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OLED Lighting in Automobiles

OLED Lighting in Automobiles

OLED Lighting in Automobiles

Okay, I have been tooling around with this idea and would love everyone's take on it:

I know that a lot of work is being done on OLED Screens, especially flexible ones for use in Automotive. The manufacturing process is still expensive and unreliable, but it is definitely improving. I want to know the feasibility of molding OLED material (or screens) into pieces like door handles and dash buttons. It would save weight and energy consumption as well as allow for some interesting pieces where interior lighting can be placed within an automobile.

What are everyone's thoughts on the idea of using OLED for interior lighting and the possibilities that it opens up in interior design of cars? Is the idea of molding the actual lighting mechanism into an interior component worth it to simplify assembly or does it make it more difficult?

Thanks for any thoughts on the idea!


RE: OLED Lighting in Automobiles

Whilst OLED's are supposed to have a longer service life, will this mean replacing the whole molded part if the OLED goes bad?

The good engineer does not need to memorize every formula; he just needs to know where he can find them when he needs them. Old professor

RE: OLED Lighting in Automobiles


You are correct that it could mean replacing the whole part, but if a single OLED pixel fails you would be hard pressed to see it. The nice part about it is the electronics could b elsewhere in the car and just the OLED panel molded into the piece!

RE: OLED Lighting in Automobiles


That would be using a simple, proven, cheap, durable, energy-efficient technology instead of the new, shiny, more-failure-prone, expensive "next gen" technology.

RE: OLED Lighting in Automobiles


Your suggestion is completely legitimate, and as long as we do not need lots of light then it works extremely well. The harder part is the electronics that drive the LED and the LED itself are not small and space is a concern is something like a door handle. Also the fact that the LED cannot be bent to fit in a nice molded piece of the door or dash.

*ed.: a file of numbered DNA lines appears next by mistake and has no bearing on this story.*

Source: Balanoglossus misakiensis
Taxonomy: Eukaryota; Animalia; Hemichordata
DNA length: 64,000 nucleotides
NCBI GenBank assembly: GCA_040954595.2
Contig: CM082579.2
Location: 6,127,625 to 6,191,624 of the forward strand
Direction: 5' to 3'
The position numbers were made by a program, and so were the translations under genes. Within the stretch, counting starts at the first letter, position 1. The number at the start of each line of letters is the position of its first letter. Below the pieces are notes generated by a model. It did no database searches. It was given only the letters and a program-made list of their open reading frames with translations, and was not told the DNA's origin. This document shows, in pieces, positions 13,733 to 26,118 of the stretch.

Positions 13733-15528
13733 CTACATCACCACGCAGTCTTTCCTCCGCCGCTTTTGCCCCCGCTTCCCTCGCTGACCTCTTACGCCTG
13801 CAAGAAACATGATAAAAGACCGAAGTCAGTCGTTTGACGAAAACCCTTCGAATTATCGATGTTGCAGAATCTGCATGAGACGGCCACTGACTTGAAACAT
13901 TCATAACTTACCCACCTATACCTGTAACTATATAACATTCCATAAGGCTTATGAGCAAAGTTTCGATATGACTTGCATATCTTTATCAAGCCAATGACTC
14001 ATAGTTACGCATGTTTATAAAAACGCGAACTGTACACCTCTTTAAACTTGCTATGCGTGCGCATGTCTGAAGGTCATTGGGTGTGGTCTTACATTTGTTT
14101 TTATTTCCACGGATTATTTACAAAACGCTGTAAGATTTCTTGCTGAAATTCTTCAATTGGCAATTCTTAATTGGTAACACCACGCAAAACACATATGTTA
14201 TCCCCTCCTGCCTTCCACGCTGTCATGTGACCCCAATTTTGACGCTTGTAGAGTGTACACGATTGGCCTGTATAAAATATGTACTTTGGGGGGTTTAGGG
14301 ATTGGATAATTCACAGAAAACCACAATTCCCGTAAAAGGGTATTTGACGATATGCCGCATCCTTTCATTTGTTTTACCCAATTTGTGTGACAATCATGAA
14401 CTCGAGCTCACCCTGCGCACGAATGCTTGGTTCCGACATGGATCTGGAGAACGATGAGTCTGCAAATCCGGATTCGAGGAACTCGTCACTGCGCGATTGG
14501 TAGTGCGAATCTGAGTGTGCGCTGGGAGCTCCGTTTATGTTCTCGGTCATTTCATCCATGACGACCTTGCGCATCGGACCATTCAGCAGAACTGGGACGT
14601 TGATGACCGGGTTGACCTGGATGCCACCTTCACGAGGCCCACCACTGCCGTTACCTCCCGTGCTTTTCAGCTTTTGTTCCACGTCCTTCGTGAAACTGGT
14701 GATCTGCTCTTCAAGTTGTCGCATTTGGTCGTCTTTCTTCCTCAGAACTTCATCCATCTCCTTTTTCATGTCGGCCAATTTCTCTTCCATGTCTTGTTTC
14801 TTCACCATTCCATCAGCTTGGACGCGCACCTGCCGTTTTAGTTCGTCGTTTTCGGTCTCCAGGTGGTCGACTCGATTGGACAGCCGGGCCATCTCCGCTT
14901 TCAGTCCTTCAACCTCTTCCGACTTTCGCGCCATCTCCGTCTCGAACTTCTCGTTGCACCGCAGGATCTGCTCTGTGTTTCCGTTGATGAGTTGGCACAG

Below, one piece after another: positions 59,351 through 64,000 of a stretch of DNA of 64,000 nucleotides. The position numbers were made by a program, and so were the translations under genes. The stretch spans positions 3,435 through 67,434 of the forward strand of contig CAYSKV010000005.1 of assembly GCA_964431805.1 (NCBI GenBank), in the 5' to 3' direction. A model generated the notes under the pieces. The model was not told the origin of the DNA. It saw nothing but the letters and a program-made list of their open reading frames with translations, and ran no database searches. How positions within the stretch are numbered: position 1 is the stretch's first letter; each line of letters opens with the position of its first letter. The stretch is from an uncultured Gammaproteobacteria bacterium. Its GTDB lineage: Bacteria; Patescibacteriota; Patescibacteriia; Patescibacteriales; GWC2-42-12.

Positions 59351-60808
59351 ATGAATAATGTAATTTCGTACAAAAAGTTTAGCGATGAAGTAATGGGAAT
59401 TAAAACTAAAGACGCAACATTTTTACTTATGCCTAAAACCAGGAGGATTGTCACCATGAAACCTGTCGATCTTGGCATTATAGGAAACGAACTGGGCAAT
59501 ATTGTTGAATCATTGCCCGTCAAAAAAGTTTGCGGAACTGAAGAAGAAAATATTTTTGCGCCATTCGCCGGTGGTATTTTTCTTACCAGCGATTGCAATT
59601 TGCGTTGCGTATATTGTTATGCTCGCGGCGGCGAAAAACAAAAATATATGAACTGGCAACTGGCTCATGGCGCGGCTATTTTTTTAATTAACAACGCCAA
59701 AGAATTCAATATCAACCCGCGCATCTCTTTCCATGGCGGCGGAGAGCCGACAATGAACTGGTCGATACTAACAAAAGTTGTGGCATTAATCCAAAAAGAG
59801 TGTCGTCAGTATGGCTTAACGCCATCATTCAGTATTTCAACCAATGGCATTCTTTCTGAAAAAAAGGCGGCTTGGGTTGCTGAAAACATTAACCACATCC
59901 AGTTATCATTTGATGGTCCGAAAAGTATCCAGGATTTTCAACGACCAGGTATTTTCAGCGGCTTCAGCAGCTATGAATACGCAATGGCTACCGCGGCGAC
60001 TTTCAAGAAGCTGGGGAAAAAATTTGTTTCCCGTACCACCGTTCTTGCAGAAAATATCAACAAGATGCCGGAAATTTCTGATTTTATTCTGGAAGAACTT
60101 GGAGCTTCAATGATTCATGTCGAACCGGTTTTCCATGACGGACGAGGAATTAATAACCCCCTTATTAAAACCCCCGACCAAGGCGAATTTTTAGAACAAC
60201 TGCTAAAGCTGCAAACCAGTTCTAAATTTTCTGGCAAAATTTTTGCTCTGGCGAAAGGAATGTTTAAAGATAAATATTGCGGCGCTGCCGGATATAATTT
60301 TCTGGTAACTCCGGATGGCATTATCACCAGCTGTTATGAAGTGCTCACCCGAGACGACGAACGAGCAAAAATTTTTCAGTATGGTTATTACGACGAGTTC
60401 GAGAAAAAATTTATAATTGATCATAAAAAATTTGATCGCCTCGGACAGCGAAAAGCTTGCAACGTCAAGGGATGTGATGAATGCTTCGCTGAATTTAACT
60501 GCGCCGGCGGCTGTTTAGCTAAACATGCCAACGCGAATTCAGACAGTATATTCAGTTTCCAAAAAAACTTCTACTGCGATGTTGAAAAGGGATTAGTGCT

As for your statement, you are absolutely correct that it is a simple and proven technology being ousted by the shiny new one. Unfortunately OLED lighting gives us many options that were not available before like lighting in the shape of an OEM symbol without the need for multiple LED back lights or even crazier an entire dashboard that can have its color changed based on your mood. (Okay Extreme Example) I am not saying it isn't more pertinent to use the simple and proven technology I am simply stating that I believe the use of OLED lighting in the auto industry opens up new possibilities and hope that the experts here may know of some.

RE: OLED Lighting in Automobiles


Again you are pointing out the pros of an LED but not the cons. Yes LEDs are proven, cheap, simple (the LED not the electronics running it), and durable, but they are not as small as and OLED light source could be, they generate heat (especially when over driven to be brighter), they are single point light sources (if the lighting is one LED and it results in no light), not to mention there are limits to color options (unless you put an LCD screen filter over it, or spend a lot more money on multi-color LEDs). The Link is and example of a tri-color LED that would probably be around $1 to an OEM.

RE: OLED Lighting in Automobiles


I'm not sure what you're referring to. You can get VERY bright LEDs now. Traffic signals are now using as few as 3 LEDs per lamp color, and one of those is just for redundancy. The board will automatically raise voltage on the remaining two if one fails and still meet full brightness. This is for a 12" lamp face. Single LED versions are supposed to become available in a year or two.

One LED and a diffuser can easily illuminate a large OEM symbol.

LEDs are readily available in multiple, changeable colors. You can change the entire dashboard color based on mood.

OLEDs have a place for changeable displays. Radio faces are the obvious example. For illumination they are just overpriced and more failure prone.

RE: OLED Lighting in Automobiles

Apparently we were typing at the same time. Realize that 3-color LED represents a full color spectrum when used with varying voltages on the different legs.

RE: OLED Lighting in Automobiles

On the heat topic: Conventional LEDs are more efficient than OLED. You can get 100 lumens/watt from conventional LED, and maybe 60 lumens/watt from OLED. The rest of that watt in either case is heat.

RE: OLED Lighting in Automobiles

Sounds largely like a solution in search of a problem.

Just because it's possible to illuminate a manufacturer's emblem doesn't mean that it's necessary to do it.

RE: OLED Lighting in Automobiles

well, for really high-end stuff, you could probably come up with some very cool effects using either OLEDs or lots of RGB LEDs.
I really don't think the drivers are an issue either way- if you're bored, check out hackaday.com

Jay Maechtlen

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